From Computational Cognitive Neuroscience Wiki
Jump to: navigation, search

You are about to embark on one of the most fascinating scientific journeys possible: inside your own brain! We start this journey by understanding what individual neurons in your neocortex do with the roughly 10,000 synaptic input signals that they receive from other neurons. The neocortex is the most evolutionarily recent part of the brain, which is also most enlarged in humans, and is where most of your thinking takes place. The numbers of neurons and synapses between neurons in the neocortex are astounding: roughly 20 billion neurons, each of which is interconnected with roughly 10,000 others. That is several times more neurons than people on earth. And each neuron is far more social than we are as people -- estimates of the size of stable human social networks are only around 150-200 people, compared to the 10,000 for neurons. We've got a lot going on under the hood. At these scales, the influence of any one neuron on any other is relatively small. We'll see that these small influences can be shaped in powerful ways through learning mechanisms, to achieve complex and powerful forms of information processing. And this information processing prowess does not require much complexity from the individual neurons themselves -- fairly simple forms of information integration both accurately describe the response properties of actual neocortical neurons, and enable sophisticated information processing at the level of aggregate neural networks.

After developing an understanding of these basic neural information processing mechanisms in Part I of this book, we continue our journey in Part II by exploring many different aspects of human thought (cognition), including perception and attention, motor control and reinforcement learning, learning and memory, language, and executive function. Amazingly, all these seemingly different cognitive functions can be understood using the small set of common neural mechanisms developed in Part I. In effect, our neocortex is a fantastic form of silly putty, which can be molded by the learning process to take on many different cognitive tasks. For example, we will find striking similarities across different brain areas and cognitive functions -- the development of primary visual cortex turns out to tell us a lot about the development of rich semantic knowledge of word meanings!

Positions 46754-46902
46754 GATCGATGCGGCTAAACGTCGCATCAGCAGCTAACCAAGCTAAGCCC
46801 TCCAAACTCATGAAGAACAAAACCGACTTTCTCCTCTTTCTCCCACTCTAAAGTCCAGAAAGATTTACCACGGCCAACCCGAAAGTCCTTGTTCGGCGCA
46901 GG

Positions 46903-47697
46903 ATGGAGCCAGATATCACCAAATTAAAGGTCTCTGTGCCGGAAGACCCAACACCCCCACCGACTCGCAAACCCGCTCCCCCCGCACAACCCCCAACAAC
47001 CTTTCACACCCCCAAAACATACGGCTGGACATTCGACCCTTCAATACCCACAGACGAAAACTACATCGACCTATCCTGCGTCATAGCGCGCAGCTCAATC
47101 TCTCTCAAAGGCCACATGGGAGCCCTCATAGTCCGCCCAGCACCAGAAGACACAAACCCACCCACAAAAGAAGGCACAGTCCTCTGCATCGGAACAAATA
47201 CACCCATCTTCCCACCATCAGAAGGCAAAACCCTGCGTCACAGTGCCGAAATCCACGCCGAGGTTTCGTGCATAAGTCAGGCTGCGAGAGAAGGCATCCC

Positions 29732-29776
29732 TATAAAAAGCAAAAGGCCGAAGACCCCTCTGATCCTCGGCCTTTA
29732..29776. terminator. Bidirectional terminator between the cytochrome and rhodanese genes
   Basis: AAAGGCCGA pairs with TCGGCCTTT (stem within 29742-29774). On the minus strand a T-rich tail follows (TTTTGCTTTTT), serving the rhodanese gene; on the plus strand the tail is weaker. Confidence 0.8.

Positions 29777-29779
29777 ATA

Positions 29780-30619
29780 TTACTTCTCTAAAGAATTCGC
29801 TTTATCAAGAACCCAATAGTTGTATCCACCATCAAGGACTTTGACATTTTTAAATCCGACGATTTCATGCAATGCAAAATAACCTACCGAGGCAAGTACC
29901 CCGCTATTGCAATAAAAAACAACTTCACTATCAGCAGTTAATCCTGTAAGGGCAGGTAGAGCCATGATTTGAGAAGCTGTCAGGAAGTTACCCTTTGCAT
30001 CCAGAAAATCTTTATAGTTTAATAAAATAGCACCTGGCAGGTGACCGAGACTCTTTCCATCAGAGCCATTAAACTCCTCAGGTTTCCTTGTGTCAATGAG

Some Phenomena We'll Explore

Here is a list of some of the cognitive neuroscience phenomena we'll explore in Part II of the book:

  • Vision: We can effortlessly recognize countless people, places, and things. Why is this so hard for robots? We will explore this issue in a network that views natural scenes (mountains, trees, etc.), and develops brain-like ways of encoding them using principles of learning.
  • Attention: Where's Waldo? We'll see in a model how two visual processing pathways work together to help focus our attention in different locations in space (whether we are searching for something or just taking things in), and why damage to one of these pathways leads people to ignore half of space.
  • Dopamine and Reward: Why do we get bored with things so quickly? Because our dopamine system is constantly adapting to everything we know, and only gives us rewards when something new or different occurs. We'll see how this all happens through interacting brain systems that drive phasic dopamine release.
  • Episodic memory: How can damage to a small part of our brain cause amnesia? We'll see how in a model that replicates the structure of the hippocampus. This model provides insight into why the rest of the brain isn't well-suited to take on the job of forming new episodic memories.
  • Reading: What causes dyslexia, and why do people who have it vary so much in their struggles with reading? We'll explore these issues in a network that learns to read and pronounce nearly 3,000 English words, and generalizes to novel nonwords (e.g., “mave” or “nust”) just like people do. We'll see why damaging the network in different ways simulates various forms of dyslexia.